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Elements, Atoms, and Molecules

For a more advanced list of resources on atoms, elements and compounds

Elements are substances that cannot be separated into simpler substances. Salt is made up of the elements sodium and chloride. Water is made up of the elements hydrogen and oxygen.

The smallest particles of matter are called atoms. Remember the carrot from the other chapter. If you continue to chop a carrot into smaller and smaller pieces, eventually you would reach a point where you could not cut up the carrot anymore, but still have carrot. You would then have molecules of carrot. The same applies to elements. If you continually cut up a piece of aluminum, you will reach a point that you could no longer divide it. These are aluminum atoms. An atom is the smallest particle of an element that has the properties of that element. Some properties of aluminum are: shiny, silver colored, fragile, and thin. Each element has its own type of properties.

Chemists use symbols to represent elements. A symbol is a letter or picture used to represent something. Chemists use one or two lettters to represent elements. The symbol for aluminum is Al. The symbol for oxygen is O.

A model of an oxygen molecule.

The symbol for oxygen is O. "O" stands for one atom of oxygen. Oxygen stoms are joined in pairs. To write a pair of oxygen atoms using symbols, we use the symbol O and the number 2. Oxygen would be (O2). The 2 is a subscript. "Sub" means "below". The 2 is written to the right of and below the O. A pair of oxygen atoms is a molecule of oxygen. A molecule is the smallest particle of a substance that exists independently. Molecules of most elements are made up of only one of atom of that element. Oxygen, along with nitrogen, hydrogen, and chlorine are made up of two atoms. Look at the model of oxygen above. The two balls represents the two oxygen molecules. The oxygen molecules are bonded or stuck together. We will learn about bonds later.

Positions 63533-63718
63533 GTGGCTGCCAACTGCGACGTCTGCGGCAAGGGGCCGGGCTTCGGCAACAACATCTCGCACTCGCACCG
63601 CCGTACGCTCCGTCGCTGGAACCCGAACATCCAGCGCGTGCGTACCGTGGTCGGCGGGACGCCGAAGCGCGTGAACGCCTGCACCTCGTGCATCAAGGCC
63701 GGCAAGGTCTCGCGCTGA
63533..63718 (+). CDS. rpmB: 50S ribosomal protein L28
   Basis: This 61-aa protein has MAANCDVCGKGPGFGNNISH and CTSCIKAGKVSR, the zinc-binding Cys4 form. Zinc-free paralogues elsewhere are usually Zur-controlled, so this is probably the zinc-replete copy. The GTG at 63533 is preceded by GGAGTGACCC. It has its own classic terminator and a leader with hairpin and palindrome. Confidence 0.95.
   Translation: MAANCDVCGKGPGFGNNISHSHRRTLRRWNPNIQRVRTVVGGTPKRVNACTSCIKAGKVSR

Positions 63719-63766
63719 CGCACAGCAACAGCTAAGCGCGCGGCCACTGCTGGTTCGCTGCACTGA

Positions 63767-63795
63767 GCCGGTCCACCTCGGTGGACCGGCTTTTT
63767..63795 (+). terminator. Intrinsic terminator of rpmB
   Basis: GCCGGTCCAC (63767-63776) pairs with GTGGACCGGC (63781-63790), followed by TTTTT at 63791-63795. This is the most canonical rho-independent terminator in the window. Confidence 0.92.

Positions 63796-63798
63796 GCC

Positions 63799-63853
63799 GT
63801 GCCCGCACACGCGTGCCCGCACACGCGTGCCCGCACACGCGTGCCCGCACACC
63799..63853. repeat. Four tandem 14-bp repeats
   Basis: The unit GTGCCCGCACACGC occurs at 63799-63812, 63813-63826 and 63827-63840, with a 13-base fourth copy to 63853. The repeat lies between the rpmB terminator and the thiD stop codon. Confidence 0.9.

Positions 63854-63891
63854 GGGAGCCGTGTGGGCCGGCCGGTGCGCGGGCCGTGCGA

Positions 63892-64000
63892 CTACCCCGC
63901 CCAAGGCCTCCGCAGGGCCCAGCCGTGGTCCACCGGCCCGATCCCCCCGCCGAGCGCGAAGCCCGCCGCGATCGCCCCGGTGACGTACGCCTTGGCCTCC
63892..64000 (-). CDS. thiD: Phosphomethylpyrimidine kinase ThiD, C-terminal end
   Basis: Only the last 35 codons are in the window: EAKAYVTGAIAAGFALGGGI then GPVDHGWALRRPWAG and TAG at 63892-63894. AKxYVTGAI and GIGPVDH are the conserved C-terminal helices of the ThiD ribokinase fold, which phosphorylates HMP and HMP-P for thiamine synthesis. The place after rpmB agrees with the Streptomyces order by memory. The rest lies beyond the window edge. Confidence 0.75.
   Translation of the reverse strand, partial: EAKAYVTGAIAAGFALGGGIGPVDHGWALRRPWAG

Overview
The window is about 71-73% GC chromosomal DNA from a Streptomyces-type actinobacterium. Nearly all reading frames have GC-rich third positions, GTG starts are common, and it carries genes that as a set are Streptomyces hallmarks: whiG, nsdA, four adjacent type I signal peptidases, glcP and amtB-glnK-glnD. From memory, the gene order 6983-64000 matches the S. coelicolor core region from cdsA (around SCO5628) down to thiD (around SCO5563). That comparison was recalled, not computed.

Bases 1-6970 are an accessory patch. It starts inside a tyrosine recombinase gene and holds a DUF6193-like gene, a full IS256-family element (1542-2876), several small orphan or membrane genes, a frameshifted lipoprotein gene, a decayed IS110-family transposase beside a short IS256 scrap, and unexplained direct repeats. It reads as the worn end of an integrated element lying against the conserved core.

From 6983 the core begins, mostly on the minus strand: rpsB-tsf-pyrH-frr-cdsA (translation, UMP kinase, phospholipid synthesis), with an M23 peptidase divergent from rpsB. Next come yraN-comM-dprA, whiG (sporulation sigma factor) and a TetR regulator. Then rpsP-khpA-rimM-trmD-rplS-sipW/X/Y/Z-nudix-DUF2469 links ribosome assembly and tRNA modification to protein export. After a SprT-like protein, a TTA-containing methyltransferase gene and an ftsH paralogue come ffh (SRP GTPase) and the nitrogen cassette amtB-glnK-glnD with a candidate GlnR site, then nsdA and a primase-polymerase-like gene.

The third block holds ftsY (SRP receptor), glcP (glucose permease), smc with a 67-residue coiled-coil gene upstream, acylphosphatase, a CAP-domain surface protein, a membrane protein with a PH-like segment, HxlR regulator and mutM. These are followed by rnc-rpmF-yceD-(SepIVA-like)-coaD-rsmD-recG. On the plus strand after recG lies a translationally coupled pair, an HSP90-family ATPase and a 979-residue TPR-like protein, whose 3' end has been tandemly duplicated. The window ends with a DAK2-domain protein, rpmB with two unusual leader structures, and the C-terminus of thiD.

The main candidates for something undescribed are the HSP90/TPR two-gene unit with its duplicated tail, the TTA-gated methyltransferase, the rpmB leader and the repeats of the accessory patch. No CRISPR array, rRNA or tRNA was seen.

A compound is a substance formed when two or more elements are chemically joined. Water, salt, and sugar are examples of compounds. When the elements are joined, the atoms lose their individual properties and have different properties from the elements they are composed of. A chemical formula is used a quick way to show the composition of compounds. Letters, numbers, and symbols are used to represent elements and the number of elements in each compound.


Mixtures are two or more substances that are mixed together but not chemically joined. A good example of a mixture is a salad. There are tomatoes, lettuce, cucumbers, and salad dressing all mixed together. No chemical reactions occur between the vegetables and the dressing. You can separate each of the vegetables from each other. When spices are added to a cake before baking, do you think they form compounds or mixtures? Why?